A Million little pieces
Review by Dara McWade
A Million Little Pieces doesn’t have the most original take on addiction. Its perspective has been covered endlessly (and better) elsewhere. It even made me question its accuracy to the experiences of addiction. This likely stems from its source material, a popular novel by James Frey that was, unfortunately, marketed as a memoir. Frey suffered from a very public evisceration in the wake of the book’s release: although Frey did suffer from addiction, the experiences he tells of in his book are largely fictionalized. What this film does have, however, is a brilliantly intense focus on the emotional truths of addiction. The action covers the darkest chapter on the journey of self-healing; the part where you witness the sickness-ridden shell of the person you used to be, forgive them, and move on.
This adaptation comes from Sam Taylor-Johnson, a filmmaker whose last work, 50 Shades of Grey, suffered heavily from studio meddling and was met with mixed reactions. Her work here shines though, bringing a virile intensity to the controversial material. Said material focuses on a fictionalized Frey (Aaron Taylor-Johnson) as he resentfully enters rehabilitation for drugs and alcohol after an accident. The film opens with Frey dancing naked, high on speed and self-destruction, careening towards a brutal injury. What follows is a dance through beautifully rendered blood, feces, un-anesthetized dental surgeries, and half-vomited alcohol. Sam is a visual stylist first, and this unconventional imagery illustrates the struggles and beauties of recovery. They’re not empty, showy gestures. Taylor-Johnson has a knack for making those frequent breaks from naturalism sing with emotion. The choices she makes here are never conventional, which helps save the painfully conventional narrative.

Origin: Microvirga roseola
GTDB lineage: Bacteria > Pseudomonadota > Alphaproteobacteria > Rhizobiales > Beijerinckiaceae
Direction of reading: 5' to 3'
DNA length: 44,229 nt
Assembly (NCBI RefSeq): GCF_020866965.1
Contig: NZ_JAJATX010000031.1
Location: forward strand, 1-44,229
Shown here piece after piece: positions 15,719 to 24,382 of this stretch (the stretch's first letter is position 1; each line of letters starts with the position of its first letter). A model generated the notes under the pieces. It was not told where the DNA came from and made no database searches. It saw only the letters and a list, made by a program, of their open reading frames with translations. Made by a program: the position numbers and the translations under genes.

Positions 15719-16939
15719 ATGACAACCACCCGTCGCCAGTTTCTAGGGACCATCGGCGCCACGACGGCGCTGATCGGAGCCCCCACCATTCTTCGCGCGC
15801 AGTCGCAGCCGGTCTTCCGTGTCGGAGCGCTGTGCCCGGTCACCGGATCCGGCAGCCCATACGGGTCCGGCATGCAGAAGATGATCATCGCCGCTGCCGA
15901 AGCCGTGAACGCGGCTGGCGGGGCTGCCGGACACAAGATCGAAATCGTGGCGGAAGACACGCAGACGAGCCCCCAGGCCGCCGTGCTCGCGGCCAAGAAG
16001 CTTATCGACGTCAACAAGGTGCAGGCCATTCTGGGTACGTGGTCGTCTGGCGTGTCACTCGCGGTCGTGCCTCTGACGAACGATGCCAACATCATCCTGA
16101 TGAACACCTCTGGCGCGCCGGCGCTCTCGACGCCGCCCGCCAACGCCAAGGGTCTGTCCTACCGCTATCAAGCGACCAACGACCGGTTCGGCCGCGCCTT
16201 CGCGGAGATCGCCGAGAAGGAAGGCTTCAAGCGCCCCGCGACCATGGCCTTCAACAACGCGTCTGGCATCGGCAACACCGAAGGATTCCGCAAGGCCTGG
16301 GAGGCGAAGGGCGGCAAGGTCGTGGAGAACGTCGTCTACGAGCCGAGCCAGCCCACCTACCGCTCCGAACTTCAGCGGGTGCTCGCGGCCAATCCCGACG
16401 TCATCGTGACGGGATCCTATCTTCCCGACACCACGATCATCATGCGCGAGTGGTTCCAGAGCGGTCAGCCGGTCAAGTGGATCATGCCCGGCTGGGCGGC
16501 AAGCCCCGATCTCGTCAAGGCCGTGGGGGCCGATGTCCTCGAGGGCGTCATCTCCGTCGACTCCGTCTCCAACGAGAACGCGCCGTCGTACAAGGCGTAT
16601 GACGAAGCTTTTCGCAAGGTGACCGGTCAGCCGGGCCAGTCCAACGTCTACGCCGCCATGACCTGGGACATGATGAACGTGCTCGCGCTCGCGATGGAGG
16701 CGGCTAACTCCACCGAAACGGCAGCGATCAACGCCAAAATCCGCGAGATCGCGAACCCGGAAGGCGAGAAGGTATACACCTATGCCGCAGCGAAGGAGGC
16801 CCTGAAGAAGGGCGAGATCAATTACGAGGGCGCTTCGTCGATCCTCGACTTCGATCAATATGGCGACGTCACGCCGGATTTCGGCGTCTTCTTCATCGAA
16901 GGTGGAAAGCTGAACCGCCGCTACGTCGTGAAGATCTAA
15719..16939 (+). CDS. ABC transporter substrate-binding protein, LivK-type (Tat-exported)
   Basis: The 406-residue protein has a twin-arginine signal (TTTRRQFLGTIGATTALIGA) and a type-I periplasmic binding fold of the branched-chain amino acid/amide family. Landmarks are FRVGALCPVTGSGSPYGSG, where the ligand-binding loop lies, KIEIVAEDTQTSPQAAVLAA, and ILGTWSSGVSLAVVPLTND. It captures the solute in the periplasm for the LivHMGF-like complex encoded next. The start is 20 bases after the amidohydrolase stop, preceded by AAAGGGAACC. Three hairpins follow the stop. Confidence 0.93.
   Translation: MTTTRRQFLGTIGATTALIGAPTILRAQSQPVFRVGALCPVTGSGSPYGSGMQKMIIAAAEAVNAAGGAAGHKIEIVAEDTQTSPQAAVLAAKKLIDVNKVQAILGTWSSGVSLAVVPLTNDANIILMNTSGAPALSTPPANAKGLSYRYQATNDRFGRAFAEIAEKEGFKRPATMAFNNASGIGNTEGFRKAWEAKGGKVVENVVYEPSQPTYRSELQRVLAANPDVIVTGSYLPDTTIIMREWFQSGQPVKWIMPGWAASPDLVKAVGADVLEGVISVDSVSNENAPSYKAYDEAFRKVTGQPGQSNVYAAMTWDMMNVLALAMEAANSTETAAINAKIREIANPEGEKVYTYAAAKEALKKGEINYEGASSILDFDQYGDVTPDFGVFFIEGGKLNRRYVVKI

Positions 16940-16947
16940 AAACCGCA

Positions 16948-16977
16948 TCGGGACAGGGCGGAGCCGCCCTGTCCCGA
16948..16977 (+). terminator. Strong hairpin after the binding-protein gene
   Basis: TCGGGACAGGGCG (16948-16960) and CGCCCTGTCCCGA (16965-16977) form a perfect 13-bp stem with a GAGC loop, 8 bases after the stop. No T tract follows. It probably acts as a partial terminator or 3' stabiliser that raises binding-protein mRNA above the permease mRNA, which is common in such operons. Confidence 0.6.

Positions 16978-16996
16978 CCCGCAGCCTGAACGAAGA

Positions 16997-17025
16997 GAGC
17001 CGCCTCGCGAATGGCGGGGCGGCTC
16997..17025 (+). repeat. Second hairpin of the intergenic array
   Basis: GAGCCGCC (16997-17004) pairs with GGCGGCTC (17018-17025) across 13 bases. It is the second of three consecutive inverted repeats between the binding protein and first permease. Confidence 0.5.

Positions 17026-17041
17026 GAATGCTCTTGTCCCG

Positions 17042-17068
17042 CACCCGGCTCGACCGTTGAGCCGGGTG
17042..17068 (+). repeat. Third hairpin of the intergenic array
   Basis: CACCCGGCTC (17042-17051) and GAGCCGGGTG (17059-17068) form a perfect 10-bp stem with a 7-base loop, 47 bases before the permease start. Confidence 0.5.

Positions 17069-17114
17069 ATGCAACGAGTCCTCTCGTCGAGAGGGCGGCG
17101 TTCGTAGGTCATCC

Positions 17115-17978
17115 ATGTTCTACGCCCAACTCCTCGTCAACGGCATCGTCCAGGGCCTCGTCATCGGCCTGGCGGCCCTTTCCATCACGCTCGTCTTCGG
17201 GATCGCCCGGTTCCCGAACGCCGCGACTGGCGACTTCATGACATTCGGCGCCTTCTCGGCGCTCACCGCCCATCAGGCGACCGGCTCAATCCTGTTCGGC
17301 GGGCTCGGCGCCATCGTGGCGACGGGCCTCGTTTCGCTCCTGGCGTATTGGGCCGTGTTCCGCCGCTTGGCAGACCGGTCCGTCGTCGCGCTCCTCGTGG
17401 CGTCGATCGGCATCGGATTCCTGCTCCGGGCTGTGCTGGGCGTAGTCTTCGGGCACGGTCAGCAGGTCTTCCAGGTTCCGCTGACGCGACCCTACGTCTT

This starts with her star and co-writer Aaron Taylor-Johnson, who is absolutely electric in this film, delivering a high-intensity jolt of a performance. Sam understands what makes Aaron an engaging screen presence better than most of his recent collaborators (you’d hope so, seeing as he’s her husband). Oscillating from a physically threatening presence to somebody who is essentially a vulnerable child, Aaron gives the best kind of performance he can give: manic. He’s not your stoic soldier Godzilla, he’s Johnny Depp by way of mumblecore, delivering more with eccentric body language than his mumbled lines. Billy Bob Thornton is the stand-out supporting actor: a soulful mentor figure whose calm insistence deepens the picture. Odessa Young also stars as a believable but forgettable love interest. It is, evidently, Aaron Taylor-Johnson’s star vehicle through and through. Even Charlie Hunnam gets short-shrift as an undeserved brother character.
You haven’t heard of A Million Little Pieces, and you may not read much about it again. Premiering alongside Beautiful Boy and Ben is Back, two other, buzzier addiction dramas at TIFF last year didn’t help its impact, and the fallout of Frey’s disgrace has tainted the reputation of the material. This is unfortunate, as the Taylor-Johnsons’s deliver an unexpectedly moving meditation on forgiveness. It may be gross, but coming from the film, I’m not thinking about the gore or faeces. I’m thinking about the people that appear in Frey’s life; those who both forgive him, and tell him to forgive himself. It’s those tender scenes that this film should be remembered for. Unfortunately for it, there are several shots featuring Johnson’s prominent johnson. At least it’ll be remembered for something.
A Million Little Pieces will open to select screens on August 30th.